The deer are scattered and will move in response to hunting pressure and weather.
Bounded on N by Deep Creek; on E and S by Colorado River; on W by Canyon Creek.
Expect mild weather with light snow in the 1st season, with roads becoming impassable in the upper half of the area by the 3rd season. The high country in GMU 24 is prone to heavy snowstorms in lat... Create a free account to read the rest of this access note!
8% Private, 92% Public, 73% USFS, 19% BLM
The deer are scattered and will move in response to hunting pressure and weather
Public land and private land percentages can sometime be misleading. A unit may have 80% public land, but a particluar species may only occupy 20% on the entire area. And that 20% species distribution may lie 100% within private lands. Does that sound confusing? Just remember that there are always exceptions to the rule, and land ownership is just one piece of the puzzle.
Deer Management Plan
: [email protected]
Are you an outfitter, hunting guide, game processor or local hotel? Do you have landowner tags, lease land, or have an lodge? Advertise on HuntScore and reach hunters interested in this hunting unit! Send us an email at [email protected] to learn more. Read about advertising on huntscore here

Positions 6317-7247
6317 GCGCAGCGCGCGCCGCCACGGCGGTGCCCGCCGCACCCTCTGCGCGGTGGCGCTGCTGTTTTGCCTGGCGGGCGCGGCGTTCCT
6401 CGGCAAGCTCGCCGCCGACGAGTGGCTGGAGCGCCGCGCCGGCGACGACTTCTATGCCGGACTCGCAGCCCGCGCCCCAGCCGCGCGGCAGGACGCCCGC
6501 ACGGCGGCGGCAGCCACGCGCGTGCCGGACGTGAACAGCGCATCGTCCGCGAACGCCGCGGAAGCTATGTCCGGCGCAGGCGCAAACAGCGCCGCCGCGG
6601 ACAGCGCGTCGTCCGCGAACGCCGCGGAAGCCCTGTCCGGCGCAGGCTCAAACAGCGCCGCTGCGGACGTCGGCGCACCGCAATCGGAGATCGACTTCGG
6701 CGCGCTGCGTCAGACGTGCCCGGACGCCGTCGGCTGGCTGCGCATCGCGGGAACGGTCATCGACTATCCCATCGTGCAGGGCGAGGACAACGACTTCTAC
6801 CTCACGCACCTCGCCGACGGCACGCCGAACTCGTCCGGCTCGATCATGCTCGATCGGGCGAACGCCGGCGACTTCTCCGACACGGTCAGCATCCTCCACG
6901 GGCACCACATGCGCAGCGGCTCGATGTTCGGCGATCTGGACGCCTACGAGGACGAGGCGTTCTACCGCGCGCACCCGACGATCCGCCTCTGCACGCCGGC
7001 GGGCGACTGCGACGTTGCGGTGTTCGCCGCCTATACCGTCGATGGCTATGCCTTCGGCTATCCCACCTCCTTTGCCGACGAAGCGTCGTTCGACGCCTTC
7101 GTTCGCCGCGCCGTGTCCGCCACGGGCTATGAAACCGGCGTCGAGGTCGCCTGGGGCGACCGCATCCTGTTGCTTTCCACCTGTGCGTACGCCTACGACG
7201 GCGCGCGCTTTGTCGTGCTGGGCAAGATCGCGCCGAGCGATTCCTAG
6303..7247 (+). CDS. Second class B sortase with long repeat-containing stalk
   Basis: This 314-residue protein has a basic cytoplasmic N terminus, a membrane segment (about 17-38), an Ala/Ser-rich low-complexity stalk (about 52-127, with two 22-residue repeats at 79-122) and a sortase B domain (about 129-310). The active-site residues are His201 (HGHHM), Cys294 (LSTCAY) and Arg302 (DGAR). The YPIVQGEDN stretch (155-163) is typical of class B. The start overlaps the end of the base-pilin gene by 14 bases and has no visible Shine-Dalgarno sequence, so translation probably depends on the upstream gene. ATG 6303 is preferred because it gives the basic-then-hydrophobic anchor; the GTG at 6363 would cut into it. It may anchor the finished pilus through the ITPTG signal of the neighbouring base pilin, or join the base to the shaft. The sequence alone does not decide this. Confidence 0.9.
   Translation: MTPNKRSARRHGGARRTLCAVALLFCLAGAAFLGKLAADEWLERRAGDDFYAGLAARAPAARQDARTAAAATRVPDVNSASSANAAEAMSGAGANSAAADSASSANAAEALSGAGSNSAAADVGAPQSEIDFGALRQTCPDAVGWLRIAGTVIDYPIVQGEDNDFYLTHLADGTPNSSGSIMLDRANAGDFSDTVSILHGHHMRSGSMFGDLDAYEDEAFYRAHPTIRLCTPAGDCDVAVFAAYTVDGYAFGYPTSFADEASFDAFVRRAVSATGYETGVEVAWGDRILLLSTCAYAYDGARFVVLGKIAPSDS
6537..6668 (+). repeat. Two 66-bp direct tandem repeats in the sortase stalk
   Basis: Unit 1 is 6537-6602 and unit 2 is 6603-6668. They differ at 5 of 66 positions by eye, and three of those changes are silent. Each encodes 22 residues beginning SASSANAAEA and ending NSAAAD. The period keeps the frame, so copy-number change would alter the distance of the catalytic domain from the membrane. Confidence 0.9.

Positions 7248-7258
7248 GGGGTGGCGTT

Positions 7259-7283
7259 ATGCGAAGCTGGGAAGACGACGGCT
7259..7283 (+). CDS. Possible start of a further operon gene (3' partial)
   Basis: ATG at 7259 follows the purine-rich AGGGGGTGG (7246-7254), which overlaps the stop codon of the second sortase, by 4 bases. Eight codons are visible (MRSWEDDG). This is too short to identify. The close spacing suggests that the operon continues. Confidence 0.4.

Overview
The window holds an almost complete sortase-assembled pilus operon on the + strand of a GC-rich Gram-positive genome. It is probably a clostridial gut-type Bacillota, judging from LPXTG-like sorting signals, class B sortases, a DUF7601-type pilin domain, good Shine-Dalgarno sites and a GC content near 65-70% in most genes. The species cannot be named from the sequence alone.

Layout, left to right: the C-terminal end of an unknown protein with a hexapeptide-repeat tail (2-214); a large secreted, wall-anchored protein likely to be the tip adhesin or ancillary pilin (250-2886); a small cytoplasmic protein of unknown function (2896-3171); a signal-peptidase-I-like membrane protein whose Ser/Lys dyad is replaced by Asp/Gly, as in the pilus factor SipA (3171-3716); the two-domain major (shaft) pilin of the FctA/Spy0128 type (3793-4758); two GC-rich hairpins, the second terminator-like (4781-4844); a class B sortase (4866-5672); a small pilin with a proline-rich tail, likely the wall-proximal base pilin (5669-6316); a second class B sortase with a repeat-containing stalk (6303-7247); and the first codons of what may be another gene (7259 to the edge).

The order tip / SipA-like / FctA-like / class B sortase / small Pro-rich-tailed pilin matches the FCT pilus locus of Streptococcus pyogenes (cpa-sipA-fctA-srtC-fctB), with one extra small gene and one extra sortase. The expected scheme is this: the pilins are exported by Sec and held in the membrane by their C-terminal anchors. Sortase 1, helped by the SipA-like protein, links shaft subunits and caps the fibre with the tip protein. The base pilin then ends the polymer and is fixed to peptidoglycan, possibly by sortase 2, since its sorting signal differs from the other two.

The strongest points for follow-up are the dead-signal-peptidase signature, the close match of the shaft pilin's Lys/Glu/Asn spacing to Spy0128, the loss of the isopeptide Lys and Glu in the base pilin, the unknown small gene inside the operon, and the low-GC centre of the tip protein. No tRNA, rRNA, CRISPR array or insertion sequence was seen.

White River offers variety and extremes. Several peaks in the Flattop Wilderness are 12,200ft in elevation. Elevation drops to 5,300ft near Rifle. The lower elevation vegetation starts out with sag... Create a free account to read the rest of this terrain note!
See all stats but the last 2 years with a free account!
Weather can vary by elevation. See how weather varies by elevation within a unit by selecting an elevation range. Elevation ranges are based on weather stations in or near the unit. Not all weather elements are available within the unit.
Use temperature ranges to plan and prepare for your hunt. Large swings indicate a good layering system should be used.
Be sure to make note of the extreme temperatures as these often pose the greatest risk to hunters.
If you plan on hunting in higher elevation, as a rule of thumb, expect the tempture to decrease roughly 5° for every 1000' in elevation gain.